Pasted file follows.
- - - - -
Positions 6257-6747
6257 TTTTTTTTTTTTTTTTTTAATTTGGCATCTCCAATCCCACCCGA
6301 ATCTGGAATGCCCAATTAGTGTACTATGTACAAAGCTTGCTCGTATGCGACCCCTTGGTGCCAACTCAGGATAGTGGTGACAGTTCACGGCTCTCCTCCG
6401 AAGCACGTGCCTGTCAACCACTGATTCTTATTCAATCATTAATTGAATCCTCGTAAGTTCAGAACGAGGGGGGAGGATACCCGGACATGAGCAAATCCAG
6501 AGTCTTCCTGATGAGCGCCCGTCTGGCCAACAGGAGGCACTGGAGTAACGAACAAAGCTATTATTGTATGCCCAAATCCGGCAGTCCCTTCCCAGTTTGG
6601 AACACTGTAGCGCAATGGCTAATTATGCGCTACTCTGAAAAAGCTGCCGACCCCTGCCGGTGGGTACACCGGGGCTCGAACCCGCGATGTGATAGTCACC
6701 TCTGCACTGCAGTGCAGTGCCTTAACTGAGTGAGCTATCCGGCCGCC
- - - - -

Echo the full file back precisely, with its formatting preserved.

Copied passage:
Positions 6257-6747
6257 TTTTTTTTTTTTTTTTTTAATTTGGCATCTCCAATCCCACCCGA
6301 ATCTGGAATGCCCAATTAGTGTACTATGTACAAAGCTTGCTCGTATGCGACCCCTTGGTGCCAACTCAGGATAGTGGTGACAGTTCACGGCTCTCCTCCG
6401 AAGCACGTGCCTGTCAACCACTGATTCTTATTCAATCATTAATTGAATCCTCGTAAGTTCAGAACGAGGGGGGAGGATACCCGGACATGAGCAAATCCAG
6501 AGTCTTCCTGATGAGCGCCCGTCTGGCCAACAGGAGGCACTGGAGTAACGAACAAAGCTATTATTGTATGCCCAAATCCGGCAGTCCCTTCCCAGTTTGG
6601 AACACTGTAGCGCAATGGCTAATTATGCGCTACTCTGAAAAAGCTGCCGACCCCTGCCGGTGGGTACACCGGGGCTCGAACCCGCGATGTGATAGTCACC
6701 TCTGCACTGCAGTGCAGTGCCTTAACTGAGTGAGCTATCCGGCCGCC